Though the rally started 25 minutes after its scheduled start time of 7 p.m., Trump claimed there were 3,000 people still trying to get inside, so he stalled the rally to let those outside into the DCU Center. Indeed, there were many outside waiting to get in—so many, the DCU arena had to raise partitions on their upper-level seating to make room for more people. One DCU staff member, who wished to be left unidentified, commented on the event.

“[It] drew in a much larger crowd than expected. I didn’t think it would sell out like this.”

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Let's merge conflicting fields

Assumption College had a distinguished guest speaker for the Rabbi Joseph Klein Lecture on Monday, October 26. Dr. Alan Mittleman, a stand out scholar in his field, focuses especially on the interface between philosophy, science, theology and politics.

“[My purpose] is not to disparage or discourage science… it is only to highlight issues of deep humanistic and religious concern,” said Mittleman.

In other words, he wants to start a conversation between scientists, theologians and the people of the world on what personhood means.

“[We live] in an age of genetically engineered and technologically enhanced human cyborgs,” said Mittleton.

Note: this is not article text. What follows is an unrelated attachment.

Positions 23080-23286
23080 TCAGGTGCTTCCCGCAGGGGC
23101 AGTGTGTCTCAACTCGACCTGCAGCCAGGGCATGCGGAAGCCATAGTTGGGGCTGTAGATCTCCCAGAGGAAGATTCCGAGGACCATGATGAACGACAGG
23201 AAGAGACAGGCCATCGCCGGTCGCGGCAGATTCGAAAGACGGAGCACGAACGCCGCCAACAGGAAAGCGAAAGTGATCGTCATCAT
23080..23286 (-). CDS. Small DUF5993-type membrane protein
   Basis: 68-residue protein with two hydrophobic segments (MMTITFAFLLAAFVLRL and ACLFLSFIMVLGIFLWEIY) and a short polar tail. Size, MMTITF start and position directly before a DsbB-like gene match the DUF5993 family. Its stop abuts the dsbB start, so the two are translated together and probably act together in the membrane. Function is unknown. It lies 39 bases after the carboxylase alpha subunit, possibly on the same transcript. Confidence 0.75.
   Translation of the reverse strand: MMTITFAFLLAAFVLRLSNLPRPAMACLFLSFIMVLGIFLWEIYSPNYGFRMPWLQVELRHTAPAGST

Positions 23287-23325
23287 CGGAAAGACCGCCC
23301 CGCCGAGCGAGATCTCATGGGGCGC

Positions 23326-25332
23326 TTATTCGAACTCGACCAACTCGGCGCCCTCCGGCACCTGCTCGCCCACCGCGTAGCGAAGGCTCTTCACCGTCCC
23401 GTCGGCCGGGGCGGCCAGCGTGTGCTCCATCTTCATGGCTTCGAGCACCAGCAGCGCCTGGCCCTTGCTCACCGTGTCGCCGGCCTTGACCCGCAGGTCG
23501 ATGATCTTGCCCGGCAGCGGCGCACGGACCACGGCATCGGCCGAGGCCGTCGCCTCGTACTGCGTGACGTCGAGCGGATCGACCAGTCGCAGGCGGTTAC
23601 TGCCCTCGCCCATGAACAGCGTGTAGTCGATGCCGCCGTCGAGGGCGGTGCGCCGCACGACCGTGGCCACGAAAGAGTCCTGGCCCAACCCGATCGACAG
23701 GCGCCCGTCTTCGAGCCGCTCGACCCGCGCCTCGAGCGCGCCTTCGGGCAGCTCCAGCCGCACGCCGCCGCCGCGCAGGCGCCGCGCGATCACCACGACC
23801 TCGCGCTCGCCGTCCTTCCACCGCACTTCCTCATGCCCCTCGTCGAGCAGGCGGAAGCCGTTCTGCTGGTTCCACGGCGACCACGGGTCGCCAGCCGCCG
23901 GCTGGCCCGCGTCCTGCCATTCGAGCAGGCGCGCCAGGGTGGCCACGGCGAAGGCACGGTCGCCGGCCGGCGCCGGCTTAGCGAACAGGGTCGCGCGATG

The lecture was opened by Professor Daniel Maher, director of the Ecumenical Institute on campus and philosophy chair, who neatly summarized the mission of the Rabbi Joseph Klein Lecture.

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Small jobs mean the most

A silent auditorium filled with students and professors alike watched with much sympathy as Professor Cary LeBlanc showed the room a video in which he interviewed a man named Jerry, age 74, who worked in a paper mill for over 30 years.

“The machines intrigued me…[working there] I felt like…” Jerry then paused for a few minutes.

Jerry looked down for several moments, composed himself, words softening as they finally escaped his mouth.

“I felt like somebody…I cared about that job. It wasn’t just a job, it was about doing things right.”

The clip abruptly ended as everyone in La Maison Auditorium on Tuesday, October 27 sat in silence for a long few moments before LeBlanc picked back up with his talk.

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Another day, another NFL player accused of domestic abuse

On Friday October 16, Johnny Manziel and Colleen Crowley were seen having a heated argument whilst speeding on the highway. A witness stated that they saw Crowley attempt to exit the moving vehicle and, Manziel fought to keep her against the seat in the car by pushing her in an attempt to get her to stop.

Meanwhile, Manziel states that he merely grabbed her arm during the conflict.

The argument allegedly started when Manziel suggested that the two hang out with a friend while they were driving back from having dinner. Crowley supposedly responded angrily to the idea as she stated that he only wanted to meet up with the friend in order to meet other girls. The couple admitted to both having small amounts of alcohol in their systems during the fight, which could’ve easily added to the intensity of the dispute.